July 19, 2013
CANANDAIGUA EMERGENCY SQUAD, INC., PENFIELD VOLUNTEER EMERGENCY AMBULANCE SERVICE, INC., NORTHEAST QUADRANT ADVANCED LIFE SUPPORT, INC., CHILI VOLUNTEER AMBULANCE SERVICE, INC., AND VILLAGE OF MACEDON, PLAINTIFFS-APPELLANTS,
ROCHESTER AREA HEALTH MAINTENANCE ORGANIZATION, INC., DOING BUSINESS AS PREFERRED CARE AND MVP HEALTH CARE, INC., DEFENDANTS-RESPONDENTS.
Appeal from an order of the Supreme Court, Monroe County (Matthew A. Rosenbaum, J.), entered June 4, 2012. The order, among other things, denied plaintiffs' motion for partial summary judgment and granted defendants' cross motion for summary judgment.
SCICCHITANO & PINSKY, PLLC, SYRACUSE (BRADLEY M. PINSKY OF COUNSEL), FOR PLAINTIFFS-APPELLANTS.
LECLAIR KORONA GIORDANO COLE LLP, ROCHESTER (LAURIE A. GIORDANO OF COUNSEL), FOR DEFENDANTS-RESPONDENTS.
PRESENT: SCUDDER, P.J., PERADOTTO, LINDLEY, SCONIERS, AND WHALEN, JJ.
It is hereby ORDERED that the order so appealed from is unanimously modified on the law by denying those parts of defendants' cross motion for summary judgment dismissing the sixth and seventh causes of action against defendant Rochester Area Health Maintenance Organization, Inc., doing business as Preferred Care, and for summary judgment on the counterclaims and as modified the order is affirmed without costs.
Memorandum: Plaintiffs are various entities that provide emergency ambulance services to persons in and around Monroe County. Rochester Area Health Maintenance Organization, Inc., doing business as Preferred Care (defendant), served as a Medicare Advantage Organization under Medicare Part C. For purposes of this appeal, it is not disputed that defendant MVP Health Care, Inc. was entitled to summary judgment dismissing the complaint and that only defendant has a basis for asserting counterclaims. During the relevant time period, defendant remitted payments to plaintiffs for services provided to patients enrolled in the Medicare Advantage Plan administered by defendant. Plaintiffs commenced this action in response to defendant's subsequent reduction of payments made in order to recoup alleged overpayments made by defendant for services provided by plaintiffs during the years 2007 and 2008. Plaintiffs appeal from an order that denied their motion for partial summary judgment on liability and granted, as relevant to this appeal, that part of defendants' cross motion for summary judgment dismissing the complaint against defendant and for summary judgment on the counterclaims. We conclude that Supreme Court erred in granting those parts of defendants' cross motion for summary judgment dismissing the sixth and seventh causes of action against defendant and for judgment on the counterclaims. We therefore modify the order accordingly.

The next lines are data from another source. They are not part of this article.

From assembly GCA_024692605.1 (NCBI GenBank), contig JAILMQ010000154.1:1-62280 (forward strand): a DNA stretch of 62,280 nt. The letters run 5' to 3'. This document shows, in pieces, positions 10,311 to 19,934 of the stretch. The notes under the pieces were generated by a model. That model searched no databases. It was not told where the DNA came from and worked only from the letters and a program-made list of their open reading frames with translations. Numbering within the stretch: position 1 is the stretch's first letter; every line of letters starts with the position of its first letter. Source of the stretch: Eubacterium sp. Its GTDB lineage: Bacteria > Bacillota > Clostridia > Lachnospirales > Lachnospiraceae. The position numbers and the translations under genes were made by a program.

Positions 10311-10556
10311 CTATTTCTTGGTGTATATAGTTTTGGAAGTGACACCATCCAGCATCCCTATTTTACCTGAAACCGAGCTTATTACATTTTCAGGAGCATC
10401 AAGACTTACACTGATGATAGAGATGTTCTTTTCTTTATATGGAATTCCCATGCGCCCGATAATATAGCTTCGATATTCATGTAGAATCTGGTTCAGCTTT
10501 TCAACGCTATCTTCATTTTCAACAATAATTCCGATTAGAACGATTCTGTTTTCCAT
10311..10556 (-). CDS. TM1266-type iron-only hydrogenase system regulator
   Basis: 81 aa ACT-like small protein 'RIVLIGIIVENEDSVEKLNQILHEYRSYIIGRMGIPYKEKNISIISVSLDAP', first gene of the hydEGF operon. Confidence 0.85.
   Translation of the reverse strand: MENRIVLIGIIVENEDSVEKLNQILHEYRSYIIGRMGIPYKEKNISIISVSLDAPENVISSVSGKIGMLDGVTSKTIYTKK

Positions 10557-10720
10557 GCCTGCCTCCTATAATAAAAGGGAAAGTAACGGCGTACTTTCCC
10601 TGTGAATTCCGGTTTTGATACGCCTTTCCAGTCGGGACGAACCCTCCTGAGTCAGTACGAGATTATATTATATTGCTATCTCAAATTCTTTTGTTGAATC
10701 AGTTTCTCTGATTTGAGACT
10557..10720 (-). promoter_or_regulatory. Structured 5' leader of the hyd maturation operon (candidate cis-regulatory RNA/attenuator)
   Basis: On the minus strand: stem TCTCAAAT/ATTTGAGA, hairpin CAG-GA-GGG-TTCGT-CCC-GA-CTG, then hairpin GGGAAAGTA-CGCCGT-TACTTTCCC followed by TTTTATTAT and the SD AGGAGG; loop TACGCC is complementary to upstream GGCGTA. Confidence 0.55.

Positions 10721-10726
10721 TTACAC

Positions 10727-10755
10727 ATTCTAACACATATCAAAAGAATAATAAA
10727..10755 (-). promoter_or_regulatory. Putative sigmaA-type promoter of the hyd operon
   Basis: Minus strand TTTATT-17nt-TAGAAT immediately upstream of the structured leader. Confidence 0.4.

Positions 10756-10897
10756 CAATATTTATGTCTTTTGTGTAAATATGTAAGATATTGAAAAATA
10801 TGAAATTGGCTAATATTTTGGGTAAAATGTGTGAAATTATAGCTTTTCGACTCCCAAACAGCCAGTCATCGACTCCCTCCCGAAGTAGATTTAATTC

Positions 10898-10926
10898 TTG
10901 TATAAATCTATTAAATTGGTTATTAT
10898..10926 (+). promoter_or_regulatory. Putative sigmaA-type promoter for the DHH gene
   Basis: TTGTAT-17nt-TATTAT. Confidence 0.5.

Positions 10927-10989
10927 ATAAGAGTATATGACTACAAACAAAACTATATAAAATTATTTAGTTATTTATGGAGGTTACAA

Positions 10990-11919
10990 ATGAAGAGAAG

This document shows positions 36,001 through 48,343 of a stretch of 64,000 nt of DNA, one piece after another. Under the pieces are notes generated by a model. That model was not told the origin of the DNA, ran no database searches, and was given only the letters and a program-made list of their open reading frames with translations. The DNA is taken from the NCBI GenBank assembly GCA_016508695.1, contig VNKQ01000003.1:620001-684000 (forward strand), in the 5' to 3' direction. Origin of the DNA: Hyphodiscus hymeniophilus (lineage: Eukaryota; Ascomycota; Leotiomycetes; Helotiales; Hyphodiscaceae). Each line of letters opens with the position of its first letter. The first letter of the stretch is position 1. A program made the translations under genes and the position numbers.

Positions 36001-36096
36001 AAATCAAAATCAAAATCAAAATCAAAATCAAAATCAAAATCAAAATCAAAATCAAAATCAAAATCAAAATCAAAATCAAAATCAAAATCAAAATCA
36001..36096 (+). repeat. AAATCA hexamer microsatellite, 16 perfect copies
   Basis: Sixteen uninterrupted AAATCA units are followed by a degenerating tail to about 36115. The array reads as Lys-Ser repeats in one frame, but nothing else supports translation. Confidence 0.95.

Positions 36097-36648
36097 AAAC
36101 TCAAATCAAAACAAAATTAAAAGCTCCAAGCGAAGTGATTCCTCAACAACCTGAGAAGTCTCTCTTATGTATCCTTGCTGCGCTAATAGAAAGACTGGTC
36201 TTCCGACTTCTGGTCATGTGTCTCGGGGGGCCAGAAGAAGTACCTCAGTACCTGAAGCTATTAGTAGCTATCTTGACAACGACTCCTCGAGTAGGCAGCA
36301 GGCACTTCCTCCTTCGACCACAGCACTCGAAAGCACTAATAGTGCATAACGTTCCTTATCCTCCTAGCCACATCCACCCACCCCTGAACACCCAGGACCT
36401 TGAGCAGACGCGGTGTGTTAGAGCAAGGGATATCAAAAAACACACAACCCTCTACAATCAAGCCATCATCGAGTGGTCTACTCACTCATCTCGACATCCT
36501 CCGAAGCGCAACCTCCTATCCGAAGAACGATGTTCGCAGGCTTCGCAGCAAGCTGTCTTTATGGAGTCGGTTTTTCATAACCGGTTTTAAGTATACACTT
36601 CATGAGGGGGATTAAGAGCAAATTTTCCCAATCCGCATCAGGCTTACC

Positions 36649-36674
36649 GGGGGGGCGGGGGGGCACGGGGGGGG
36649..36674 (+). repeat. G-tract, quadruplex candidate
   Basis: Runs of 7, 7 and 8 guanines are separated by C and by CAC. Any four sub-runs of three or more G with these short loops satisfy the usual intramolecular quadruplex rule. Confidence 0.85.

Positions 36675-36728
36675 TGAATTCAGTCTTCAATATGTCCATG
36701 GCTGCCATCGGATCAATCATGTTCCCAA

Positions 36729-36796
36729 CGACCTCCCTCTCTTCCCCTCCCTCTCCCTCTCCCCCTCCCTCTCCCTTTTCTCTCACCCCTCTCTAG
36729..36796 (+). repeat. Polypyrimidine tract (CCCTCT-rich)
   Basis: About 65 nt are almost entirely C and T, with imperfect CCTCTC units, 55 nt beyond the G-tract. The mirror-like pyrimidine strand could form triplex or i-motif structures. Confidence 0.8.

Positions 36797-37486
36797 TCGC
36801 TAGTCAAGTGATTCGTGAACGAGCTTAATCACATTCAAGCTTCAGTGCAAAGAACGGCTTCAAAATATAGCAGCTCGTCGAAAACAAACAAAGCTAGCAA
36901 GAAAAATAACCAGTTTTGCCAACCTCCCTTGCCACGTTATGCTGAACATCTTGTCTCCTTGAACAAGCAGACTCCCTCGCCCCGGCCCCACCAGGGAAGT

Addressing first the sixth cause of action, challenging defendant's right to recoup alleged overpayments, and the counterclaims for recoupment, we conclude that there are issues of fact whether defendant is entitled to recoup alleged overpayments made to plaintiffs for services provided to patients covered by the Medicare Advantage plan administered by defendant. We agree with plaintiffs that the applicable Medicare fee schedule set a minimum payment, but not a maximum payment, for the services that plaintiffs provided (see 42 USC § 1395w-22 [a]  [A]). On the one hand, if defendant had paid plaintiffs the minimum fees required by the applicable Medicare fee schedule, then plaintiffs would not be entitled to object to those payments as being insufficient (see 42 CFR 422.214 [a] ). On the other hand, however, while defendant paid plaintiffs more than the minimum amount required by the fee schedule for a period of time, defendants have failed to establish that defendant is entitled as a matter of law to recoup any or all of those funds from plaintiffs. Although the common law right of a governmental agency to recoup erroneously distributed public funds is well established (see e.g. Matter of Leirer v Caputo, 81 N.Y.2d 455, 459-460; Matter of Westledge Nursing Home v Axelrod, 68 N.Y.2d 862, 864-865), that right does not necessarily extend to defendant, a private entity managing public funds (see generally Leirer, 81 N.Y.2d at 459-460). Moreover, defendants have failed, on this record, to establish that defendant has a legal basis or right to recoup alleged overpayments made to plaintiffs. The court therefore erred in granting those parts of defendants' cross motion for summary judgment dismissing the sixth cause of action against defendant and for summary judgment on the counterclaims for recoupment.
We also agree with plaintiffs that the court erred in granting that part of defendants' cross motion with respect to the seventh cause of action against defendant, for unjust enrichment. " A cause of action for unjust enrichment requires a showing that (1) the defendant was enriched, (2) at the expense of the plaintiff, and (3) that it would be inequitable to permit the defendant to retain that which is claimed by the plaintiff' " (Hayward Baker, Inc. v C.O. Falter Constr. Corp., 104 A.D.3d 1253, 1255; see Paramount Film Distrib. Corp. v State of New York, 30 N.Y.2d 415, 421, remittitur amended 31 N.Y.2d 678, rearg denied 31 N.Y.2d 709, cert denied 414 U.S. 829). " The essence of such a cause of action is that one party is in possession of money or property that rightly belongs to another' " (Hayward Baker, Inc., 104 A.D.3d at 1255). There are issues of fact with respect to whether defendant's recoupment of funds previously paid to plaintiffs constitutes unjust enrichment.
We have examined plaintiffs' remaining contentions and conclude that they lack merit.